Very briefly…..I am part of a group of botanic artists who, since 2010 have gone annually to Menindee, a small town in outback new South Wales. We are collecting and then painting the specimens collected by Hermann Beckler, the doctor on the Burke and Wills Expedition, in 1860. Our website will give you a good overview while you can read more about my personal experiences on these posts.

As well as collecting and painting all 120 plants on his list, we have always had the dream of having an exhibition of the Project. Last year (or was it 2016?) we were accepted by the Art Gallery of Ballarat!

Since then we, with a big input from the fabulous staff at the Gallery, have been busy with the tasks needed to get the Exhibition up.

  • 40 paintings have been selected, scanned, mounted and framed
  • 4 cabinets with objects showing our themes of Art, Science, History and Country have been organised
  • Essays have been written for the catalogue, along with artist bios and statements about their plants
  • A slide show and narration (including bird song from the area!) has been produced. It will show in the smaller room off the main room.
  • Our Opening has been organised
  • Publicity is well underway

Now, we are about 5 weeks away from the Opening!!!!

So, if you are in Victoria (Ballarat is only an hour’s train ride from Melbourne ūüėȬ†) organise some friends to come to see the Exhibition. ¬†And if you can’t make it tell a friend who lives a little closer.¬†The cafe in the Gallery is very good too!

Beckler’s Botanical Bounty: the Flora of Menindee

25th February to 27th May 2018

Art Gallery of Ballarat

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Detail of my Menindee plant ~ Cullen australasicum

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An update on the Beckler’s Botanical Bounty Project

If you have been following my blog for a while you will remember the annual trips that the Fella and I make up to Menindee, a little country town about an hour out of Broken Hill. If you are new to the blog, or have forgotten let me briefly explain.

I am part of a group of botanic artists who go up to the semi-arid area of Outback New South Wales to collect and paint the plants that were found on the Burke and Wills Expedition of 1860. Dr Hermann Beckler was the collector as well as the doctor on the Expedition. Our Project began in 2010, and the Fella and I have gone up since 2011.

You can read my posts, which will give you more detail of the Project.

The Beckler’s Botanical Bounty Project means many things to me, such as a chance to explore a very unfamiliar environment, an invaluable learning opportunity, a great way to spend time with likeminded artists, as well as being an interesting holiday!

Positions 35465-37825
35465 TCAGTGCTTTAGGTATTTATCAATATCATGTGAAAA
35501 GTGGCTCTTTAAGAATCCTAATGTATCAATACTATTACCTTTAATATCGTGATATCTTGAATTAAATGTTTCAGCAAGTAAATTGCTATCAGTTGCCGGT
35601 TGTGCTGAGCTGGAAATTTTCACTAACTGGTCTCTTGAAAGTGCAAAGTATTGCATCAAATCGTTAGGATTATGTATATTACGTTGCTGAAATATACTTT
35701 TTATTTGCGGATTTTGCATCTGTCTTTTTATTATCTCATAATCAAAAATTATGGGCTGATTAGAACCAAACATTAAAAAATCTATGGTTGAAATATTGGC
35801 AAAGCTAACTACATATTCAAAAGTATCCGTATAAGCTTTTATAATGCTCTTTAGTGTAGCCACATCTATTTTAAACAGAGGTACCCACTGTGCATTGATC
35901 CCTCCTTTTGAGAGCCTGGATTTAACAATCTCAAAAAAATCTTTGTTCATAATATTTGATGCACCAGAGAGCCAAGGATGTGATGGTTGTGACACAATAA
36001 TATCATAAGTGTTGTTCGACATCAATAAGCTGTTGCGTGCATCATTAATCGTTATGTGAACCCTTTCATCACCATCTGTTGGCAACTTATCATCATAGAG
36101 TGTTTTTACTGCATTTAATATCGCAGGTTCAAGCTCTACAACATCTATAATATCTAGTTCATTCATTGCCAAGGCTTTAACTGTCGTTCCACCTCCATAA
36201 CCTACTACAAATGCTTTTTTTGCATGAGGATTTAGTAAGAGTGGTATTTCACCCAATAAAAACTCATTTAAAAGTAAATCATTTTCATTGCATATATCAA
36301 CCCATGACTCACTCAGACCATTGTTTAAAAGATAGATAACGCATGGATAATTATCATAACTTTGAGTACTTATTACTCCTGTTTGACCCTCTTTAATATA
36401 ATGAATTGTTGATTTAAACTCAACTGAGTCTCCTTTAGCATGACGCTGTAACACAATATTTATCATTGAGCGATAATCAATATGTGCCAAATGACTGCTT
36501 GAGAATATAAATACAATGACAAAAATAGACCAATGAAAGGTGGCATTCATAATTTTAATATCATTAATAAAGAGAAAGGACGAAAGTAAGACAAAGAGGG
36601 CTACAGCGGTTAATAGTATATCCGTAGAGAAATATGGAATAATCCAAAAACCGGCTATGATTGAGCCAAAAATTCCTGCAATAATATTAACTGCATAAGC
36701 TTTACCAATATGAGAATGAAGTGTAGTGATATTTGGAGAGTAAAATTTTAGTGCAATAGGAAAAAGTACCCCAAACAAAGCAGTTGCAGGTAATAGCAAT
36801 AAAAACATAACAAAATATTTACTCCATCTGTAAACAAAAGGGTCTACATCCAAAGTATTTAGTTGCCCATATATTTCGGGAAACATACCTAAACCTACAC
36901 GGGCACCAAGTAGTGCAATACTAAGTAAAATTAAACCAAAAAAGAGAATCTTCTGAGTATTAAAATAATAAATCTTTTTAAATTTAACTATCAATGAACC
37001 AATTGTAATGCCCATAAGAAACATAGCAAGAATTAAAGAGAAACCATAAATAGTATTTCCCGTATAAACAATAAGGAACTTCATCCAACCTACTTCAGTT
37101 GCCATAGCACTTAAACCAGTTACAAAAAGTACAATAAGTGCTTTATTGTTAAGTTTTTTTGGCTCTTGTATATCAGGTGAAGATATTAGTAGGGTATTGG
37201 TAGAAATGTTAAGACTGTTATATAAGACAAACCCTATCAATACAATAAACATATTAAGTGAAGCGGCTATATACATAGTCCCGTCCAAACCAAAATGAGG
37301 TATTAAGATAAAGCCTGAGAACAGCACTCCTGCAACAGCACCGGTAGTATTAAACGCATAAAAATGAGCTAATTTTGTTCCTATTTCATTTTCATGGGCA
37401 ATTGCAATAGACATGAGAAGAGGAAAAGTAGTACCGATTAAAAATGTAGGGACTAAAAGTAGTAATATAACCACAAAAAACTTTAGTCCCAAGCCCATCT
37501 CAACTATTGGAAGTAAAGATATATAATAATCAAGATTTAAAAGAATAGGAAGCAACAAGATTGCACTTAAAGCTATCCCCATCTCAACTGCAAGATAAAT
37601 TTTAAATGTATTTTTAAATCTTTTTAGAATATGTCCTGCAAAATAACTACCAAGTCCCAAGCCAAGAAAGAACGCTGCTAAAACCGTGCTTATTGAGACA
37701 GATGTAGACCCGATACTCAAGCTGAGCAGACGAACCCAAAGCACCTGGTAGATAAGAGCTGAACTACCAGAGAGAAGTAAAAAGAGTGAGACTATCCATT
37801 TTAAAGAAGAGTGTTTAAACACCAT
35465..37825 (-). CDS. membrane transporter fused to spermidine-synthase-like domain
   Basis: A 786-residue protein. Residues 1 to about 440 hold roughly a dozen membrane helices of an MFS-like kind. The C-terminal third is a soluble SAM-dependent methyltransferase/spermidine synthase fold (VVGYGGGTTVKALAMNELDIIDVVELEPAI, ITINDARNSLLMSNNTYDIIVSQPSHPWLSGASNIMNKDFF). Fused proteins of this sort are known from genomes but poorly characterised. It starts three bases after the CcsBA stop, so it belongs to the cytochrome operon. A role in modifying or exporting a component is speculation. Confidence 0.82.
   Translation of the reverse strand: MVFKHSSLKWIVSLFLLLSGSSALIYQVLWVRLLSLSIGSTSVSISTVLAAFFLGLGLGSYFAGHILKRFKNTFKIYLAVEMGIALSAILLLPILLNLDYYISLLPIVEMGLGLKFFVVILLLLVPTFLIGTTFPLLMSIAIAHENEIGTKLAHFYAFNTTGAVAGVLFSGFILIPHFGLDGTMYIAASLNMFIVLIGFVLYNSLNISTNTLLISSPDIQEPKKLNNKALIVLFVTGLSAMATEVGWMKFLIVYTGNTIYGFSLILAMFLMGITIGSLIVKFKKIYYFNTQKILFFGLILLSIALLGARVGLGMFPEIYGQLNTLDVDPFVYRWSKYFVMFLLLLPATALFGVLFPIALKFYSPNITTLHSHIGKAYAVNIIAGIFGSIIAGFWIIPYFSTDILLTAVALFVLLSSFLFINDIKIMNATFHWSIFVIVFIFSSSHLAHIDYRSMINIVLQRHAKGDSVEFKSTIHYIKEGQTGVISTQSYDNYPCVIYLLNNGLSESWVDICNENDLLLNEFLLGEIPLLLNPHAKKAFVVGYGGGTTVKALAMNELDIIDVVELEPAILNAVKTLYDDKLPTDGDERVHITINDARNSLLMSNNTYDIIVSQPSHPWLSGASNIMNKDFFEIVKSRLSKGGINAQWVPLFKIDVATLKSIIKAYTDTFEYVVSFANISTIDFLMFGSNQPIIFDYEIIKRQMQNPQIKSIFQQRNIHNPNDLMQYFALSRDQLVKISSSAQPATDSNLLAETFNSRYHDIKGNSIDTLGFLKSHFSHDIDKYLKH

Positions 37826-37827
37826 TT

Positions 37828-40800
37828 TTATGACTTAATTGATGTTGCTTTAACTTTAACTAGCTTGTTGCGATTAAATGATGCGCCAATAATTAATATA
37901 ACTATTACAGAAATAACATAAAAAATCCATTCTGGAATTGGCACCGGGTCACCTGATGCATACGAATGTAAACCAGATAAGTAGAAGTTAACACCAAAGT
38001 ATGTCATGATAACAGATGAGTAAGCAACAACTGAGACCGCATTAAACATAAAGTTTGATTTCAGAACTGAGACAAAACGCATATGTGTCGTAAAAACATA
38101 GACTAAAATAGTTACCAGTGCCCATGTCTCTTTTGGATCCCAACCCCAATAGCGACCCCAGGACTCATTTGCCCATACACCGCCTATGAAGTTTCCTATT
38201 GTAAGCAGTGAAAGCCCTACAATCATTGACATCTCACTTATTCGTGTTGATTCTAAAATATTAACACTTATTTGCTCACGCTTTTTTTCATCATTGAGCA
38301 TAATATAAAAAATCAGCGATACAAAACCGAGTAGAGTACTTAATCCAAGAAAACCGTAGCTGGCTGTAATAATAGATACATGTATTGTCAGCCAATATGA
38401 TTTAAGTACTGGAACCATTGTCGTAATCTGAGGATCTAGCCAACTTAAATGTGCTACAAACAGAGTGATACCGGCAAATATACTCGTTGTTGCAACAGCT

But I know that the Project is much more than that, We have always been aware that it has a place in history. It has brought Dr Beckler’s contribution to Australian plant knowledge to the fore. We collect specimens of the plants to sit alongside Beckler’s in the National Herbarium of Victoria, and each specimen has detailed records of habitat, soil conditions, GPS location and so on. This provides current data on plants that exist in the Menindee Lakes/Kinchega National Park area, data that, when combined with Beckler’s collection, could be very useful for longitudinal studies. It is a great example of how citizen scientists can contribute to scientific knowledge.

As well, it was always our intention to have an exhibition of our paintings. That is happening in February/March/April 2018 at the Art Gallery of Ballarat. Organisation for that is currently ‘full steam ahead’.

My paintings from the Cullen genus:

And my painting of Pimelea trichostaycha:

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Now I am asking you to consider donating to the Project. All expenses, such as the travel to and accommodation in Menindee and art supplies, have been met by individual artists, something we have been very proud to do. The Gallery is very generously helping us with expenses for the exhibition, including the catalogue, curation and scanning. However, there are some things that we would like to find some extra money for, such as future publications to put the Project in its place in Australian botanical history.

We have set up a crowd funding campaign, that will run for another 50 days. If you would be able to help us, any amount will be appreciated. To find out more jump over to the Australian Cultural Fund page. If you email me at annebags@optusnet.com.au I can send you a PDF of the campaign.

https://australianculturalfund.org.au/projects/becklers-botanical-bounty-of-menindee/

Thanks for taking the time to think about this.

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I would like to find out more about Anne’s art.

Vignettes — an exhibition pushing the boundaries of botanical art